Traveling in Spain
Airplane: Iberia and its subsidiary Iberia Regional-Air Nostrum have a well-developed network of domestic flights throughout Spain. The strongest competitors in this sector are Spanair, Air Europa and Vueling. The most important hubs of domestic Spanish air traffic are Madrid and Barcelona.
Iberia, Spanair and Air Europa have flights from Santa Cruz de Tenerife, Las Palmas de Gran Canaria, Lanzarote and Fuerteventura to Madrid, Barcelona and other destinations on mainland Spain.
Ship: Ferries and speedboats connect mainland Spain with the Balearic Islands and Spain’s North African enclaves Ceutaand Melilla. The main national ferry company is Acciona Trasmediterránea. In addition to car ferries, it also operates passenger ferries and speedboats. Sleeping seats and cabins are available to passengers on the ferries to the Balearic Islands.
Rail: RENFE is Spain’s national rail company and operates most of the country’s train services. There is a luggage service (Consigna) at all main train stations, which is usually open from 6 a.m. to midnight.
There are several types of trains. A local rail network (Cercanías) is available for short distances and for large cities such as Madrid, Barcelona, Bilbao, Málaga and Valencia. In long-distance traffic (Largo recorrido or Grandes Lineas), on the other hand, numerous train variants are used, from the slow regional train to the high-speed AVE train. AVE trains, for example, connect Madrid with Seville and Tarragona with Barcelona. Intercity trains, the Talgo, Talgo 200, Alaris, Altaria and Arco also run on Spain’s rails. They offer travelers a quick and comfortable rail service across the country.
All long-distance trains are equipped with first (Preferente) and second (Turista) class areas. A comfortable, albeit expensive, way of traveling by train is to use the so-called Trenhotel trains. These offer sleeping possibilities in appropriate seats, in simple single or double cabins or in luxury cabins. The trains operate on the routes Madrid-La Coruña, Barcelona-Córdoba-Seville, Barcelona-Madrid-Lisbon and Barcelona-Málaga.
Fares vary greatly, depending on the train category and in some cases also on the travel time. Children between the ages of four and twelve receive a 40 percent discount. Children under the age of four travel for free. When buying a return ticket, there is usually a 20 percent discount on the return journey. People up to the age of 25 receive a discount of 25 percent on the fare if they are in possession of the appropriate train ticket.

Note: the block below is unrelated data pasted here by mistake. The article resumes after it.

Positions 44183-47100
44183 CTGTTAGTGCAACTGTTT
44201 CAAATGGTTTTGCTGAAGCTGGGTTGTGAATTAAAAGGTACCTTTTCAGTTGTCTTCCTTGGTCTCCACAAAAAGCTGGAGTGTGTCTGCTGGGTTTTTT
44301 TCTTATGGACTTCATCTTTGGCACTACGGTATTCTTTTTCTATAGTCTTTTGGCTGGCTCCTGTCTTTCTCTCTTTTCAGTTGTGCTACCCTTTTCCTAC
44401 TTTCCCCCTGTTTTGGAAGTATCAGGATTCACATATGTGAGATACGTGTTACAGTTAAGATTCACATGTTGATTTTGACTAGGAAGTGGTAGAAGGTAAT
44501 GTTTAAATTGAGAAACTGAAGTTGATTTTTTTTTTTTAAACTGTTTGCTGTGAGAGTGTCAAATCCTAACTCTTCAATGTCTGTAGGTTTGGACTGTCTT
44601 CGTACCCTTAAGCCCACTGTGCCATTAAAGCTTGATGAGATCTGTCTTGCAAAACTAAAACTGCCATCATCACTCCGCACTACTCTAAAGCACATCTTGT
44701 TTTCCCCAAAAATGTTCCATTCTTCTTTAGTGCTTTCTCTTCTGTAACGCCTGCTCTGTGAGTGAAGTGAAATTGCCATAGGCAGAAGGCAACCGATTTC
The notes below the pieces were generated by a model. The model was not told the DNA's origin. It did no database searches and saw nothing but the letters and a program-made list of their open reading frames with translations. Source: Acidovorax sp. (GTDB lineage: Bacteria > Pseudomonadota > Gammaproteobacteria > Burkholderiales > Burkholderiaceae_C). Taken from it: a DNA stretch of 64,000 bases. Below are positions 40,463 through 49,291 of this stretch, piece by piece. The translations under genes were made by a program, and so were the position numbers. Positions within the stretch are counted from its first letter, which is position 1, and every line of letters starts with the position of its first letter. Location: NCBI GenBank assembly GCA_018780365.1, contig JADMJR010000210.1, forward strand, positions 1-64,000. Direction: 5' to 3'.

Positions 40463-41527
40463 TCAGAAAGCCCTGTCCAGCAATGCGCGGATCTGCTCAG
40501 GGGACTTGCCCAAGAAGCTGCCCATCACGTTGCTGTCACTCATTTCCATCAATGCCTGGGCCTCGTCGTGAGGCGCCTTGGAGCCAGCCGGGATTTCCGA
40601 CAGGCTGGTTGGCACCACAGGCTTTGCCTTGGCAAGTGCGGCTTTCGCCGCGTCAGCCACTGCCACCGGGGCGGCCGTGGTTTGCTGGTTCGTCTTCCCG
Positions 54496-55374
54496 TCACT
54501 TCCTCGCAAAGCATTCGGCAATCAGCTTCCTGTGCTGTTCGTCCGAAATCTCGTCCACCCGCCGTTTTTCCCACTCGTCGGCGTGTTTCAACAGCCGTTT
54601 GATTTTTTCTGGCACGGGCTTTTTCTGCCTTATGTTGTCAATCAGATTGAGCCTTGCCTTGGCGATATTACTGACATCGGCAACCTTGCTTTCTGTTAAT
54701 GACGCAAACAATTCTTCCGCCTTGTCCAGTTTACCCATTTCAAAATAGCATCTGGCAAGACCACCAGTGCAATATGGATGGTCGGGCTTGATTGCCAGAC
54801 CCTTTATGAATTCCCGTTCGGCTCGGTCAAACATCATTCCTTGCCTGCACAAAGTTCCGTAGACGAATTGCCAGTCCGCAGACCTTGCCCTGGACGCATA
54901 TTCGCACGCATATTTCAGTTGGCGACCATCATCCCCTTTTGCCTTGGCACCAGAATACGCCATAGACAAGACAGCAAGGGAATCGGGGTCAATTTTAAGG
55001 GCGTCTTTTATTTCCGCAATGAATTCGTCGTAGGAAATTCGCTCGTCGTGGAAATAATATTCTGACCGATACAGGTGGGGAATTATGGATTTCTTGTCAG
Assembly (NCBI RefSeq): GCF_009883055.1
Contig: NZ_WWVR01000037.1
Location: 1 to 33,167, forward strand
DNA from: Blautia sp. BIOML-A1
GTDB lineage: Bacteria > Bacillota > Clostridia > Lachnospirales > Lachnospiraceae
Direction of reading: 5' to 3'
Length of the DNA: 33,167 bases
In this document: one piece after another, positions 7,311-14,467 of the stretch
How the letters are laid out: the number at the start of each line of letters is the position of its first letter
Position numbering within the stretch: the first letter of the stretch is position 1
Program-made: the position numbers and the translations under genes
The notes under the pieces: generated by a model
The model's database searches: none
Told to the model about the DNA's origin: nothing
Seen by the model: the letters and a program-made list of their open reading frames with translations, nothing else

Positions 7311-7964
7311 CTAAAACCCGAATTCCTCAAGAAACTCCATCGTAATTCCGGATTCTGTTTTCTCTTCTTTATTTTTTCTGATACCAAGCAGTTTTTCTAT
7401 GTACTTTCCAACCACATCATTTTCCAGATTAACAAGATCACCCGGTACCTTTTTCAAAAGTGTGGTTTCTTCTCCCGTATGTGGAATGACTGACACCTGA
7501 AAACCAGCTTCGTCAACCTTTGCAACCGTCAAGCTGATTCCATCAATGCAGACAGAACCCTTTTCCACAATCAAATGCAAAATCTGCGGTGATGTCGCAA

A reservation is recommended for long-distance trips. Tickets and reservation options are available at the train stations, in the offices of the state railway, in travel agencies or on the Internet.
Car / rental car: large international rental car agencies have numerous branches in Spain. These include Avis, Budget, Europcar and Hertz, among others. Pepecar specializes in renting small vehicles at relatively low prices. The company has offices in Barcelona, Ibiza, Madrid, Palma de Mallorca, Seville, Valencia and a number of other cities.
If you want to rent a car in Spain, you need a driver’s license and must be 21 years of age or older. The larger car rental companies often require a credit card. Smaller companies, especially in the Balearic Islands, sometimes forego this condition.
Bus: a large number of companies offer bus connections, from small local routes between individual villages to fast intercity connections. In Spain, especially on long journeys, it is often cheaper to travel by bus than by train. Some travelers under the age of 26 receive discounts. The largest and most important bus companies in Spain include ALSA, Alsina Graells, AutoRes, Continental-Auto, La Sepulvedana and Socibus & Secorbus.
Most buses that connect villages and smaller towns have schedules and services tailored to the needs of locals, not tourists. So while there are numerous connections on weekdays, they are rather rare on weekends. In most major cities, buses leave from a bus station (Estación de Autobuses). In smaller towns there are stops on streets or in squares.
For short trips, there are often no tickets in advance. However, when traveling long-haul, travelers can usually book in advance.
Local transport: larger cities and provincial capitals in Spain have a reasonable bus network. In larger cities, a night bus service serves a limited number of lines. Madrid has the largest metro network in the country, followed by Barcelona. There are smaller metro systems in Valencia and Bilbao. Seville’s is under construction.
Tickets are available on the buses or in tobacco shops and in underground stations. There are single tickets or the cheaper combined tickets of ten, which are then valid for both buses and subways.
Trams were removed from the streets of Spanish cities a few years ago. In the meantime, however, some are back in use. There are also a few new tram lines in Barcelona, as well as the Tramvia Blau tourist line. Valencia also has trams that take travelers straight to the beach, for example.
Bicycle: Spanish cities are not particularly attractive for cyclists. Barcelona is an exception. There are cycle paths and numerous rental stations along the main roads. There are numerous opportunities for mountain biking and long-distance tours in the Pyrenees and along the coast.
All regional trains and many local trains offer space to take bicycles with you. On the other hand, there are restrictions on long-distance trains. However, many buses allow you to take them along.
With the exception of Barcelona and popular tourist areas such as Andalusia, there are few options for renting bicycles in Spain. The costs vary considerably.